Print Friendly, PDF & Email

Marie Ann:  My child seems to be not eligible for SPED because our state indicates the child “has to be below 12%”. This sounds like such a load to me because we all know that numbers can be manipulated and the state doesn’t easily indicate precisely what they are talking about. So I am looking at our Woodcock J results and can easily see the percentage points and where our child falls on the bell curve. My question is this – our state is above average when compared to the country and my child’s school is above average in the district (like one of the best schools in the state). As I prepare a position for our IEP request, how can I verbalize that my child might range between 17% and 32% on the Woodcock subtests,, but between the SD and the fact that our child’s peers are well above the national average. Your help is so appreciated! I already bought a couple of books, but I’m not sure if I can afford to keep buying the publications to get an answer. Thank you

Notify of
Inline Feedbacks
View all comments
12/20/2018 12:20 pm

Are you trying to get IDEA eligibility? If so — it can be helpful to bring an outside expert to the meeting. You may want to consider requesting an Independent Educational Evaluation at district expense. Ask special ed attorneys in your area which evaluators are the most effective in meetings. You may get quicker results if you share the existing evaluations with the outside expert and request a “targeted” (i.e. not comprehensive) evaluation. It sounds like you’ve done some good legwork with careful reading of the reports. You may want to share your analysis with the outside expert. Sadly, schools often pay more attention to the person with the fancy letters after their name.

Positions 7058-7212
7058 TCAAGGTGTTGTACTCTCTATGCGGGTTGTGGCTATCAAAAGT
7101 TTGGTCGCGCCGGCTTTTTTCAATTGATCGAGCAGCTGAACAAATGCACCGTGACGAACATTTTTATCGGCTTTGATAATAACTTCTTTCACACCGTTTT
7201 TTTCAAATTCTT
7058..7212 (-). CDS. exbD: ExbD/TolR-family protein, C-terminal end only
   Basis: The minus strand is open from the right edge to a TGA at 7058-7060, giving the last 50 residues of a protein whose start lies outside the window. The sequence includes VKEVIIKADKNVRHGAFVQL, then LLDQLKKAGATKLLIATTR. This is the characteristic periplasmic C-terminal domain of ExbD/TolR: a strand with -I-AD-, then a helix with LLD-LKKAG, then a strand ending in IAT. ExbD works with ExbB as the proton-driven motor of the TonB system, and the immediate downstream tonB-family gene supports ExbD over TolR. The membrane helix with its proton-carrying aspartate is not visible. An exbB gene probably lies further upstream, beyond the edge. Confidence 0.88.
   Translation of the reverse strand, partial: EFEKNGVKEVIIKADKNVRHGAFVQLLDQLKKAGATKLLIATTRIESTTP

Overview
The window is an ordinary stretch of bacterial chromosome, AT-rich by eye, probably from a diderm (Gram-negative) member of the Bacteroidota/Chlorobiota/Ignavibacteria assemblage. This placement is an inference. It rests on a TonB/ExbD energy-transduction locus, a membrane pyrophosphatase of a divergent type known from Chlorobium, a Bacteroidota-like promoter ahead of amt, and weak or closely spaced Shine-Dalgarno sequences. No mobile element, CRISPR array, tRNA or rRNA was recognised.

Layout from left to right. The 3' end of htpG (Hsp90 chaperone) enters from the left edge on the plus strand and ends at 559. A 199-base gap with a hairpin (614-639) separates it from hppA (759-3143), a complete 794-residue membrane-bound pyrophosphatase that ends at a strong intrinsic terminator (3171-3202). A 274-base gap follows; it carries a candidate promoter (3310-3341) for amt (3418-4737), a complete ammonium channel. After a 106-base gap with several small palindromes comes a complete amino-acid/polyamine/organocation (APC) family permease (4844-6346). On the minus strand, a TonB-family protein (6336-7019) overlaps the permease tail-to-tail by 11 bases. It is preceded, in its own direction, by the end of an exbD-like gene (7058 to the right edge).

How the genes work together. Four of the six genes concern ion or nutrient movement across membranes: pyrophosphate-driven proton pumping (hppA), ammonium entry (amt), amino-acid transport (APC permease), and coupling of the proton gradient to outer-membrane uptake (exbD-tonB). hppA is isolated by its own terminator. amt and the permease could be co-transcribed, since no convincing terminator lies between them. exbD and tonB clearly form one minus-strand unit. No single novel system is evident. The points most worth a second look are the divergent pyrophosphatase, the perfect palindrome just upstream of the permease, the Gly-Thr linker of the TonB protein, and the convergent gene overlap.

01/06/2017 2:54 pm

Since this rule appears to come to the state, I suggest that you contact your state parent training & information center. http://www.parentcenterhub.org/find-your-center They will know about the state rules, & be able to advise you.